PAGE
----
Campaign Launched for Imprisoned Christian Women

Open Doors and Christian Solidarity Worldwide draw attention to plight of three Christian women standing trial in Indonesia on charges of ''Christianization.''

An international ministry that supports and strengthens persecuted Christians is launching a writing campaign for three Christian women who are standing trial in Indonesia on charges of “Christianization.”

The campaign, which Open Doors USA announced yesterday in a statement, intends to let Dr. Rebecca Laonita Zakaria, Ratna Mala Bangun and Ety Pangesti know that Christians in the West are praying for them.

“These women need our prayers and letters of support,” said Open Doors USA President Dr. Carl Moeller. “That these women are in prison for simply conducting a Christian education program for kids is another example of how Christians suffer for their faith.”

“Join me in praying for their release and the continuation of this important ministry in Indonesia,” Moeller added.

According to a July 15 report by UK-based Christian Solidarity Worldwide, the charges against the three women stem from their involvement in a children’s program for a nearby public elementary school in Indonesia’s West Java province.

The program, run by Bangun and Pangesti, was set up in 2003 by the women of the Gereja Kristen Kemah Daud (GKKD), or Christian Church of David’s Camp, which Zakaria pastors. It consisted of opening and closing prayers, singing songs, practical tutoring in reading, writing and mathematics and trips to parks and swimming pools.

Although the program was organized for local Christian children, Muslim children were also welcomed with parental consent.

However, despite the fact that all the children had full parental consent and that none of children had changed religion, the women were arrested on May 13 following allegations made by the local chapter of the Indonesian Council of Muslim Clerics (MUI). According to CSW, the group alleged that the women enticed Muslim children to participate in the camp and that they tried to convert the children to Christianity by giving them gifts. Since then, the women have been incarcerated in the Indramayu Prison, accused of breaching the Child Protection Law.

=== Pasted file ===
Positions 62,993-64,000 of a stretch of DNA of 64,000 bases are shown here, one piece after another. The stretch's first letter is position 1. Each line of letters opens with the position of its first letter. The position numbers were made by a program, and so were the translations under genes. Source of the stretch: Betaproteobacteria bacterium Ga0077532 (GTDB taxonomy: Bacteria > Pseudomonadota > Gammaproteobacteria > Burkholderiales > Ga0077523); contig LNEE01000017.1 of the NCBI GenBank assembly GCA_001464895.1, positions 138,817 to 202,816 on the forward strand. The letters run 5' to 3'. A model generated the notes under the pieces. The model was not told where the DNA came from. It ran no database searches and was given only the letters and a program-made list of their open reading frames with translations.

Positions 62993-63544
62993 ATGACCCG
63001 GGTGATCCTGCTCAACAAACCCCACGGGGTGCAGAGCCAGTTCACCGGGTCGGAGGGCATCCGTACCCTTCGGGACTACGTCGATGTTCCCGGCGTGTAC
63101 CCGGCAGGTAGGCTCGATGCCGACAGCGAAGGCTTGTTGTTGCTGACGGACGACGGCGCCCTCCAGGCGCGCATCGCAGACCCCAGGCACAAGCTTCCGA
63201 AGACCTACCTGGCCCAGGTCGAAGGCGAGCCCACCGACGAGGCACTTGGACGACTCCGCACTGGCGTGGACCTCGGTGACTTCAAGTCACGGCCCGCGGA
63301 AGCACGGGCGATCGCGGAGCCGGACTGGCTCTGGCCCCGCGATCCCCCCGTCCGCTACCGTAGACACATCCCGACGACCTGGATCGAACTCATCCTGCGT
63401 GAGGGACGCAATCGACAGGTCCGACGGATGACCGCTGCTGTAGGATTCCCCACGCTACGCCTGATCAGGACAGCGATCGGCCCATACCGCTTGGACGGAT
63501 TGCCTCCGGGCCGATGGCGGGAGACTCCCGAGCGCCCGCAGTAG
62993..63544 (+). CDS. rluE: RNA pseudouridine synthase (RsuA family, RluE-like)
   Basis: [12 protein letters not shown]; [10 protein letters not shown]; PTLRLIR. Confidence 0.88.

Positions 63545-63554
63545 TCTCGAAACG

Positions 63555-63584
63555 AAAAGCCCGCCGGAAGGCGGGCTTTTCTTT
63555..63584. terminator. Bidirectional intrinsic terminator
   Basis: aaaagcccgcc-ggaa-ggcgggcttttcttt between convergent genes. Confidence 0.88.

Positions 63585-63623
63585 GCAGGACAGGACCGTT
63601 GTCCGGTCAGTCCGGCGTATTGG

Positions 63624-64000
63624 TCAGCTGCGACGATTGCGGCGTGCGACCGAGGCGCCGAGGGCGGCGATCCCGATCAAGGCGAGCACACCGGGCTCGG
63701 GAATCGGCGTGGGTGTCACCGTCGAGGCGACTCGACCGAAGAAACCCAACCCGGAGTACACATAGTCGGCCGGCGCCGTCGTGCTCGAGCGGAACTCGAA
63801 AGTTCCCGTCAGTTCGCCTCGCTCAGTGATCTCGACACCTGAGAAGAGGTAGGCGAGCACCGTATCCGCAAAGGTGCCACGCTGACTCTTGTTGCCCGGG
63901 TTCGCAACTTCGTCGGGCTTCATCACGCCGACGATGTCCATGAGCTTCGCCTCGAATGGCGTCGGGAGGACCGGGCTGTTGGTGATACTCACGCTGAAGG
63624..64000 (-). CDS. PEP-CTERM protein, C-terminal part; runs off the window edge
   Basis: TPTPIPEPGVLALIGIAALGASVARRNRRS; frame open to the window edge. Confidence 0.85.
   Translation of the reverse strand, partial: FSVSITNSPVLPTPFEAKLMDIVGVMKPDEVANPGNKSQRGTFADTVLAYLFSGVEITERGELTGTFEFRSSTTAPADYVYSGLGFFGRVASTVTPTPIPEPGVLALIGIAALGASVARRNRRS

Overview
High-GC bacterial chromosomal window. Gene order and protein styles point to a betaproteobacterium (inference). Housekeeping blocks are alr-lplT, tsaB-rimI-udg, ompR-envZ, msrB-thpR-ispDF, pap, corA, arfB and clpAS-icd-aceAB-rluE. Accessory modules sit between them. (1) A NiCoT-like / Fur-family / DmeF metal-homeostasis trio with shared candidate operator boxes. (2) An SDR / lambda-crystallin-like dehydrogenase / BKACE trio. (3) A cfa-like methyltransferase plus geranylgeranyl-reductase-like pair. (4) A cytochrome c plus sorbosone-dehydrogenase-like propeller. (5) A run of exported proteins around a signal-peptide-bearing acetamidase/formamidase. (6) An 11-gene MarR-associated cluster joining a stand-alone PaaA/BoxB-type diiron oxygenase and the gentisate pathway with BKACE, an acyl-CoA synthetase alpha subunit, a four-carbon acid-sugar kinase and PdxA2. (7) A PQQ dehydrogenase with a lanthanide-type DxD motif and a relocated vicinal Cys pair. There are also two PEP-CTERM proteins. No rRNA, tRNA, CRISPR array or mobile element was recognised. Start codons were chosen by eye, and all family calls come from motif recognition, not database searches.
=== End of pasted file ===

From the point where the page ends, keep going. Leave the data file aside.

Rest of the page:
According to Open Doors, the women have had three trial appearances. Their trial is set to continue for several more weeks and has attracted considerable national attention. If convicted the women could be sentenced for up to five years and fined 1,000,000,000 Indonesian Rupiahs (101,626 U.S. Dollars), Open Doors reported.

Although Indonesia has long enjoyed a reputation for religious tolerance and freedom, CSW Advocacy Director Tina Lambert said late last week that “for three women to be arrested, detained and charged for simply organizing a children’s holiday club in good faith illustrates how serious the situation for Christians in Indonesia is becoming.”

In the last few years, more extremist factions have continued to increase in influence in the political, military, legislative and religious fields, leading to more restrictions of religious freedom.

In addition, over 100 churches have reportedly been closed down or destroyed in West Java at the local level in the last five years.

CSW reported Friday that the case of the three women appeared to be “symptomatic of the growing influence of a radical Islamist agenda in the area and in Indonesia as a whole.”